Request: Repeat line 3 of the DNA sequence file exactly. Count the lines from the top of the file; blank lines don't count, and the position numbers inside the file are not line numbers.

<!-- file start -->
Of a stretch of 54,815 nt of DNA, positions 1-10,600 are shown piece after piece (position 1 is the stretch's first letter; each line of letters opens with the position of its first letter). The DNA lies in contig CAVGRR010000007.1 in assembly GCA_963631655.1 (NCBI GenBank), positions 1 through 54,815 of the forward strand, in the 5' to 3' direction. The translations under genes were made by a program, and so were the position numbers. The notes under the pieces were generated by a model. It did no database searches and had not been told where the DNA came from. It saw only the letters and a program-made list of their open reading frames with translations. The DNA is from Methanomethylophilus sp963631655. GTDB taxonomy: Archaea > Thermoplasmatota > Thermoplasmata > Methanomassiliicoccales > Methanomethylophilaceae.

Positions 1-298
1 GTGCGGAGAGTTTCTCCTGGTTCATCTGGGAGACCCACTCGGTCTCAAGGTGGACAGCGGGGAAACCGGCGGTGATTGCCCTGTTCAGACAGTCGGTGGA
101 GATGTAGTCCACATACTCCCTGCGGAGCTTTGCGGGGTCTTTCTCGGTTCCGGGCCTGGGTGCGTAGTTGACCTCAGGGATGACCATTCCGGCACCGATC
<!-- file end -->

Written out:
1 GTGCGGAGAGTTTCTCCTGGTTCATCTGGGAGACCCACTCGGTCTCAAGGTGGACAGCGGGGAAACCGGCGGTGATTGCCCTGTTCAGACAGTCGGTGGA